The past several years have seen a number of free, low cost and open source software tools developed to support community building, civic engagement, and activism. In addition to Azavea’s own Cicero database of elected officials and legislative district boundaries, there is a long list of related tools, including: TheyWorkForYou, Change.org, Represent.ca, NationBuilder, AskThem.io, OpenSpending.org, the OpenElections project, Open Civic Data, and the Google Civic Information API, to name just a few.
Many of these projects have overlapping functionality. For example, Represent Canada API, TheyWorkForYou, Cicero and AskThem.io all need to be able to turn a street address or intersection into a map coordinate and then determine which legislative boundaries contain the location. The ability to store and search a list of public officials is another common feature.
MySociety, a non-profit outfit based in the UK, has been behind many successful civic engagement and activism projects, but they recognized that they were often re-inventing the wheel for each project. They set out to change this. A year ago, they received a grant from the Knight Foundation, to support the development of a global network of developers and designers aimed at creating high quality, re-usable software components available under open source licenses. The result is Poplus, an open community of civic hackers and activists building common components that can be shared.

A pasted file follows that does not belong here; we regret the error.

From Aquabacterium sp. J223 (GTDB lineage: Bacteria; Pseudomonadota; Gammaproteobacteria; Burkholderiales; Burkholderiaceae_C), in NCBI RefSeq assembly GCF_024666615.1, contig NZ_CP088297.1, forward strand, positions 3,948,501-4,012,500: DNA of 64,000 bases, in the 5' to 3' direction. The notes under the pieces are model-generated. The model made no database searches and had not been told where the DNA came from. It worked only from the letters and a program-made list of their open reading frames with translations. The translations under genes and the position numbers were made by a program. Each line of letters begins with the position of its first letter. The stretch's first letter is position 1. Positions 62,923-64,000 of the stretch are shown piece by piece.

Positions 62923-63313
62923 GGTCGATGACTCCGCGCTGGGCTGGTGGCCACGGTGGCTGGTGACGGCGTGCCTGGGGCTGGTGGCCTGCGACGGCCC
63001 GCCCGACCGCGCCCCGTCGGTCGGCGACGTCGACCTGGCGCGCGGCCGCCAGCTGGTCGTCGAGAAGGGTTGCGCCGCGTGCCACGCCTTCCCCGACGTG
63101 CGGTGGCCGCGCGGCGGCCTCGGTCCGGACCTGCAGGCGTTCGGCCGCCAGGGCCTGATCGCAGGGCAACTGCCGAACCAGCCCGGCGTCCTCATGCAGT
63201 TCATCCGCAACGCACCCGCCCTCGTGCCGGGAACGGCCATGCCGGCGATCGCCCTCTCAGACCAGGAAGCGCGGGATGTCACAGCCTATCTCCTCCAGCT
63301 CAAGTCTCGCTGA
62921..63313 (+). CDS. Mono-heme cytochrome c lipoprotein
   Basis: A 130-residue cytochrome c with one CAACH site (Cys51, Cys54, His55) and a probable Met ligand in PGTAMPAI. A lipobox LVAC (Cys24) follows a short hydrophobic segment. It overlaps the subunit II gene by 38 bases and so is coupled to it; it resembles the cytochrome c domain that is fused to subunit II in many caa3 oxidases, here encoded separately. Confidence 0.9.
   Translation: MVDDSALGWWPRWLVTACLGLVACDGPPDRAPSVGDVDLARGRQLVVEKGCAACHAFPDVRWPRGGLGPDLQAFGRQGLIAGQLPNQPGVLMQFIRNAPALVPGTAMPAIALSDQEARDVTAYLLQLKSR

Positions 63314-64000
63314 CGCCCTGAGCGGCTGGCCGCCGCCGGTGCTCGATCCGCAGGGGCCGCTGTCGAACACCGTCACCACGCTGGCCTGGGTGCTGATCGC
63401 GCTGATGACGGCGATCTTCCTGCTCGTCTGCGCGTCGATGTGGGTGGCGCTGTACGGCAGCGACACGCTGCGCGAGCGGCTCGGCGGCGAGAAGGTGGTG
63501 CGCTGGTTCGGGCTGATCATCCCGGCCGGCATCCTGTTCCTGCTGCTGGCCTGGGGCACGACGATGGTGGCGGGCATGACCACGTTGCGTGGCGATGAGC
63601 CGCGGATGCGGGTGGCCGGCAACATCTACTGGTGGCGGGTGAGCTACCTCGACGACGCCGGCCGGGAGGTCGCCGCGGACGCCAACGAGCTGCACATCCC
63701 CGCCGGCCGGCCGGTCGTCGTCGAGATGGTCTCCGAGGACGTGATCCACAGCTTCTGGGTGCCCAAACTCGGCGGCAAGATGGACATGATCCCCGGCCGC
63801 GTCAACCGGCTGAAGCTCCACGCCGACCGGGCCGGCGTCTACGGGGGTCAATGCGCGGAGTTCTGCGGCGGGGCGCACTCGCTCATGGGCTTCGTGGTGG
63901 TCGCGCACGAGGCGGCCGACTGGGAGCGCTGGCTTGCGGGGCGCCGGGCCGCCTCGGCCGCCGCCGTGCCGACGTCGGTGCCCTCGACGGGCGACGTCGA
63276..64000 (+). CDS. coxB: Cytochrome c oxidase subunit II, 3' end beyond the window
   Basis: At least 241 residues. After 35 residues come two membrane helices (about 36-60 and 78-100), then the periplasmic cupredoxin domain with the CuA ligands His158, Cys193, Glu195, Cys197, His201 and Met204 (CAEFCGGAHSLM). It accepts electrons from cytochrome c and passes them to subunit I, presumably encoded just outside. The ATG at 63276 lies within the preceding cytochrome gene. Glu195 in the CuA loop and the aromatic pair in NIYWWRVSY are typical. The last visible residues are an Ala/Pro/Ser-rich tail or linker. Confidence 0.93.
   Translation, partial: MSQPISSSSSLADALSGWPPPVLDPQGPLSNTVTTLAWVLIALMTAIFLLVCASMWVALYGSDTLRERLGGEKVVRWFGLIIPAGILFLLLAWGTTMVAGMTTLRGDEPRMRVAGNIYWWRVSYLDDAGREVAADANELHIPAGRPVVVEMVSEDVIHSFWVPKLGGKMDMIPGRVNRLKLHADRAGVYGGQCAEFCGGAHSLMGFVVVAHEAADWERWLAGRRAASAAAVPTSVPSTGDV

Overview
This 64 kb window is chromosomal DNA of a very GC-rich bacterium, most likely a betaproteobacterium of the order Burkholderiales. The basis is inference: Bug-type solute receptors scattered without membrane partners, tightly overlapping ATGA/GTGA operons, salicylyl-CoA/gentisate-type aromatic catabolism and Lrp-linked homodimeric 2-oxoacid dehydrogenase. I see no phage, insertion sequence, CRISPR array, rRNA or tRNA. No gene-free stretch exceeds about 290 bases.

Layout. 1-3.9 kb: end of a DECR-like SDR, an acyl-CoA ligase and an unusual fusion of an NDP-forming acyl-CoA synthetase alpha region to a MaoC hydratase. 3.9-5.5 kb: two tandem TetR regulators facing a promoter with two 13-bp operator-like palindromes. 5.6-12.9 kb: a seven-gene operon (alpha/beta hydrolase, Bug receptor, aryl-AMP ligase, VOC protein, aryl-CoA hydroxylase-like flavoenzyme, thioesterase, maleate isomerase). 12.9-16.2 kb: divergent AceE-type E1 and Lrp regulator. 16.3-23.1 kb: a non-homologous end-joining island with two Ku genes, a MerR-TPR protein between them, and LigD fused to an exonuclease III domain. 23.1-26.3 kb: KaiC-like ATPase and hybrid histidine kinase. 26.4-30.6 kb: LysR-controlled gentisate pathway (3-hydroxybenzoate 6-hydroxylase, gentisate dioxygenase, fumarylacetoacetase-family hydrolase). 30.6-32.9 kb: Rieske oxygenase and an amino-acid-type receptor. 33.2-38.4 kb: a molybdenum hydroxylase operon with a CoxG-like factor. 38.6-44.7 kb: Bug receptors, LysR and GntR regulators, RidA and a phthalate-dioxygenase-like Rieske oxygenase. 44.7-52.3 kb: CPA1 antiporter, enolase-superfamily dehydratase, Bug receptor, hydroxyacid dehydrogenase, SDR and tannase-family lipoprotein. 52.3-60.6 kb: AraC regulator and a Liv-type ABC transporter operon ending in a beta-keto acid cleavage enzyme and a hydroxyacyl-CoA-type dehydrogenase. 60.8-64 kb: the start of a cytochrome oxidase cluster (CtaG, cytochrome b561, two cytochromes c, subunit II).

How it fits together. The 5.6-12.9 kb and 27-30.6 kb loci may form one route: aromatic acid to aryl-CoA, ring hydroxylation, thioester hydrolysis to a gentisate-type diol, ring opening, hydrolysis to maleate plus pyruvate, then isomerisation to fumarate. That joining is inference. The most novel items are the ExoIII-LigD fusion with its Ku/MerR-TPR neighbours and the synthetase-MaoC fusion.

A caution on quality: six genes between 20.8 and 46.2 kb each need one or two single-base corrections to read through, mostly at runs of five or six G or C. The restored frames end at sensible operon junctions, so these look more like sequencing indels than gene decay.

After only a year, Poplus has already released a number of useful building blocks that can be used to create new web sites and software applications. Some of the highlights include:
- PopIt – store and share lists of elected officials
- SayIt – save, search, and share meeting transcripts
- MapIt – map geographic points to administrative boundaries
- Represent Boundaries – connect user location with boundaries and content
- BillIt – record search and track bills
- WriteIt – write and send messages to public figures
- Cuttlefish – a transactional email service
Poplus is really all about sharing the great work being done around the world to improve government and civic life. These building blocks mean new web sites can be constructed more quickly, at lower cost, and with more features. For example, the Represent Boundaries component is already used by several web sites to match people to their representatives, including OpenStates, GovTrack, and ANCFinder (for DC’s Advisory Neighborhood Commissions).
Open software components combined with open civic data have the potential to revolutionize the way we interact with our elected representatives.